2 3 4 5 6 Displaying 22-28 of 42 Articles

I'm going to let teachers in on a little secret. One of your best allies in top-notch instruction is your school librarian.

However, it always amazes me how many teachers fail to think of the librarian as a teaching partner.  Continue reading...
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In my column "The Dead Letter Classroom," I argued that we needed to be teaching students how to write letters. In this piece, I'm going to tell you specifically how I do it and how I use letters to teach English skills in a timely, relevant manner.  Continue reading...
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I used to be a personal journal person. Every January I would buy one of those 6x9 inch spiral wildlife calendars, the kind where you can see a week at a glance and have lots of space to write. At the end of each day, before I turned off my light, I'd scrawl in very tiny handwriting all my thoughts for the day. Sometimes I didn't say much. Other times I went into the margins or the white space below the pictures.  Continue reading...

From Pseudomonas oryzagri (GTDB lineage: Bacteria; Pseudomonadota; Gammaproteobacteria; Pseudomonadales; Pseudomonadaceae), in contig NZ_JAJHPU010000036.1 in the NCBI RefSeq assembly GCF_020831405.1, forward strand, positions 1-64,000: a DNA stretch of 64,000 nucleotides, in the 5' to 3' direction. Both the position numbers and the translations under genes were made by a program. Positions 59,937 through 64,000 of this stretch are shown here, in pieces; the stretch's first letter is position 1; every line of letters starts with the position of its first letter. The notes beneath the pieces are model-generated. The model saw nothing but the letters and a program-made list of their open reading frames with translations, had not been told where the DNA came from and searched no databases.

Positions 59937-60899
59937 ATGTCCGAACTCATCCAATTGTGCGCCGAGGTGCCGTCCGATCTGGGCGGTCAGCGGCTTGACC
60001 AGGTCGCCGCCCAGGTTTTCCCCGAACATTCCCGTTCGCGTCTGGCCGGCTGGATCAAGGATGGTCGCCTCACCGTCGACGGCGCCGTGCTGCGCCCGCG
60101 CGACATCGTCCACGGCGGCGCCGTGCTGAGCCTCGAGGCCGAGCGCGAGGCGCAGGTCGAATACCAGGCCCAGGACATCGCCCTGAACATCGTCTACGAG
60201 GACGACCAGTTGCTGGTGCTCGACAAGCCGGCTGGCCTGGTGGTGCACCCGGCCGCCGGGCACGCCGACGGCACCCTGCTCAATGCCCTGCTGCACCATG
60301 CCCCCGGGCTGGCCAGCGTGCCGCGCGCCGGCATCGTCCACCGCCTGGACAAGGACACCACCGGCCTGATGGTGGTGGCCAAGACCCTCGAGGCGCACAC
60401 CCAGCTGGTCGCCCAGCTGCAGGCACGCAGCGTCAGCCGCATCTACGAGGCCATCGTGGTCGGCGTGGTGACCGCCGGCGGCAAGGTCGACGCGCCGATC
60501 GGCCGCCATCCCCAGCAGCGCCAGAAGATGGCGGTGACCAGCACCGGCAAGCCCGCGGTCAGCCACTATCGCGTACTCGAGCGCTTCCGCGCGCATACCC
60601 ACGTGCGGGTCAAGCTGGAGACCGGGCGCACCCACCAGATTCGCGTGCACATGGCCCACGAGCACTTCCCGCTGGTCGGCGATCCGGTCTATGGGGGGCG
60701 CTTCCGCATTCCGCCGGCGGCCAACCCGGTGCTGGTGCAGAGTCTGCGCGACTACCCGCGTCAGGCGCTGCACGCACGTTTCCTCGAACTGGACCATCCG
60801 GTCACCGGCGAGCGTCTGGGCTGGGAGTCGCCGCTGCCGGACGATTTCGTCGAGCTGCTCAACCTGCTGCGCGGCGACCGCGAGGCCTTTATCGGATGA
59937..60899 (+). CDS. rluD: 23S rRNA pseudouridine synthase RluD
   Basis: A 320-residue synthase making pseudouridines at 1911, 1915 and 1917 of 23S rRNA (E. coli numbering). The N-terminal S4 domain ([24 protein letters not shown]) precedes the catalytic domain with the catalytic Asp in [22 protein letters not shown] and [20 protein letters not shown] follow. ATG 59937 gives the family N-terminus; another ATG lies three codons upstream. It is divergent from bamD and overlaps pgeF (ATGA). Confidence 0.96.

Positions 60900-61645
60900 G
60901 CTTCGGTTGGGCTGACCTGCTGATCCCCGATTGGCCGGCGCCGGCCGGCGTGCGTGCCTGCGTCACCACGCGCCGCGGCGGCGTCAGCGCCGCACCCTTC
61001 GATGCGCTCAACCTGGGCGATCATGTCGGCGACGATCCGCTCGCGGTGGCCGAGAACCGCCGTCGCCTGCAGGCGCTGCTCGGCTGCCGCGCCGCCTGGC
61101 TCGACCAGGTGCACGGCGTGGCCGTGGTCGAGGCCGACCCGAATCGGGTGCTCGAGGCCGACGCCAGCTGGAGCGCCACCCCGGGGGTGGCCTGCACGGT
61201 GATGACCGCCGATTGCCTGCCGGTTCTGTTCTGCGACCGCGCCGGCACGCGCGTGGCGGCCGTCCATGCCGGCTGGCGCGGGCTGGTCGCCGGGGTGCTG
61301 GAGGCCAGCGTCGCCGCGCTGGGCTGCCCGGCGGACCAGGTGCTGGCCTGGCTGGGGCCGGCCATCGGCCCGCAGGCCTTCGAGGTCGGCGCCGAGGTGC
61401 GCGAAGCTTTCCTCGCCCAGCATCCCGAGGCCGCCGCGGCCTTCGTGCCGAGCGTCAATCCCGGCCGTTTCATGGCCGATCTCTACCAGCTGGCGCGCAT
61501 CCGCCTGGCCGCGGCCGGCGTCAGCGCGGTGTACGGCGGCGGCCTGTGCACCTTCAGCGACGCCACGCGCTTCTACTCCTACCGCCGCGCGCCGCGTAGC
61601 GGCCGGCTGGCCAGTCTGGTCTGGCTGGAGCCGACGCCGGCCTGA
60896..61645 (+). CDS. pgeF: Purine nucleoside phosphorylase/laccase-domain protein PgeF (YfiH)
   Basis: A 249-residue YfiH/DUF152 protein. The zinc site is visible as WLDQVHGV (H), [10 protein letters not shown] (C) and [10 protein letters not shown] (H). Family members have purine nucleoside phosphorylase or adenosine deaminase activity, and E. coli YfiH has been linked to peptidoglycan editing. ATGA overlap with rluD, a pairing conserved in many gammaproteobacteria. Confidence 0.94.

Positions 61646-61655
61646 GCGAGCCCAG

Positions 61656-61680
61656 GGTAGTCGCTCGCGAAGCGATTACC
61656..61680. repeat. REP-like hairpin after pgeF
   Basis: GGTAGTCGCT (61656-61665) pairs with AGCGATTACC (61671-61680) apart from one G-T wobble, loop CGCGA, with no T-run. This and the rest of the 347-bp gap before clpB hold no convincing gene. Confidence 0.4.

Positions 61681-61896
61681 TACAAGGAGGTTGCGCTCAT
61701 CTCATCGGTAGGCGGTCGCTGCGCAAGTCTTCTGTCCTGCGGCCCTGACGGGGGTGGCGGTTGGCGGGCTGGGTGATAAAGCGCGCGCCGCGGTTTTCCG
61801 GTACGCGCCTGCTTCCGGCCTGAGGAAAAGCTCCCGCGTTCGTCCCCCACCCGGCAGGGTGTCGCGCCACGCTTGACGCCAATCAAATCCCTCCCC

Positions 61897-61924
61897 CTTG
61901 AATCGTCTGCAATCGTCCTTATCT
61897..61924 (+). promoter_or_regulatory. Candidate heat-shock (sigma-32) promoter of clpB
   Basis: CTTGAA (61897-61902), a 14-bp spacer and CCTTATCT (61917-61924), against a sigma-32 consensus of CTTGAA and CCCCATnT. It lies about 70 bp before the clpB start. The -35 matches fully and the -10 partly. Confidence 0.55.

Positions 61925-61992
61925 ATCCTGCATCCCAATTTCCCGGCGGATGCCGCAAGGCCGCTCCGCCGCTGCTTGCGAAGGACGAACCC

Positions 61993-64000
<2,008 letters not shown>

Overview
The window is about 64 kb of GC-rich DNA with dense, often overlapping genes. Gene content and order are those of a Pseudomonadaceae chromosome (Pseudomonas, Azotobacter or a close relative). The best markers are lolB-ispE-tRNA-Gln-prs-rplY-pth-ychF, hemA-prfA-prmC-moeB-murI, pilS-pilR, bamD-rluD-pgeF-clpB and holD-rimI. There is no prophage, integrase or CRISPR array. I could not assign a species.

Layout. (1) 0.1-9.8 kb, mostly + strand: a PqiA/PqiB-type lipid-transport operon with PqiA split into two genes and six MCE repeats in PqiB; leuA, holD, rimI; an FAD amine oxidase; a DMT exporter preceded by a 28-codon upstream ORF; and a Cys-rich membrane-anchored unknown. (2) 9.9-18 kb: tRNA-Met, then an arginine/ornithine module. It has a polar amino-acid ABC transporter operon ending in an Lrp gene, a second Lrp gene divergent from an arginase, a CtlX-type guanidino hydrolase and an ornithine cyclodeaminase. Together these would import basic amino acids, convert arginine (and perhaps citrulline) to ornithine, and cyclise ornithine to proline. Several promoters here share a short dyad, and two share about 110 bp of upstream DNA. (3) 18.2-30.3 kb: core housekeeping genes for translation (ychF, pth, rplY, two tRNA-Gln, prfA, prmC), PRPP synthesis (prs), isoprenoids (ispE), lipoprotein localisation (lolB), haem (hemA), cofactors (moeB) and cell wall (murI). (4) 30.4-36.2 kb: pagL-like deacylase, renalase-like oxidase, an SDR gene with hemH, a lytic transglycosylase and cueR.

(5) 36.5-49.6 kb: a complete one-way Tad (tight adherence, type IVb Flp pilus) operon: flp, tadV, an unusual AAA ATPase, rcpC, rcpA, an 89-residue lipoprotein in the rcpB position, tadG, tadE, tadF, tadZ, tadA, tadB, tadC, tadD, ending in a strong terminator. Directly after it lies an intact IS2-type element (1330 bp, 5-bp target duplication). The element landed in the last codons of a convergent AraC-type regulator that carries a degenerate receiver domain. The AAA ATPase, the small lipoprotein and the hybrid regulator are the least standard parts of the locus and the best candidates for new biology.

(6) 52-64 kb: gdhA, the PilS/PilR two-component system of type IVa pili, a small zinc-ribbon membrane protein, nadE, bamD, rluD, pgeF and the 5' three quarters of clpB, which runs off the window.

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I'm an avid reader, and when I was little, I'd ride my bike down to the library bookmobile at the start of June and sign up for the summer reading program. Each week I'd read book after book, make the pilgrimage and watch my goal chart fill up with stars.  Continue reading...
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While English teachers are notorious for teaching the plot curve and its inciting incident, rising action and climax, etc., and while this is a great way to analyze literature, one of my most interesting sets of lessons involves leaving the plot curve behind and replacing it with the three-act structure most screenwriters and novelists use today.  Continue reading...
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Once upon a time, in a suburban St. Louis County high school almost thirty years ago, there studied a girl who couldn’t seem to write an essay to save her life. She watched the papers come back. AP European History—D-. AP English—C. But owing to smaller class sizes and tenacious teachers who bled all over her paper with red ink, this girl began to see her mistakes. She tightened. She tweaked. She revised. She edited.  Continue reading...
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Recently I made a big gaffe in one of my columns. Despite the fact I read my columns over dozens of times, and then I have a peer edit, and then there's a Visual Thesaurus editor who reads and edits, I still misspelled the name of one of my favorite authors. (I also was chided for making up words, but as an author that's my creative prerogative and we can debate my taking that license another time.)  Continue reading...
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2 3 4 5 6 Displaying 22-28 of 42 Articles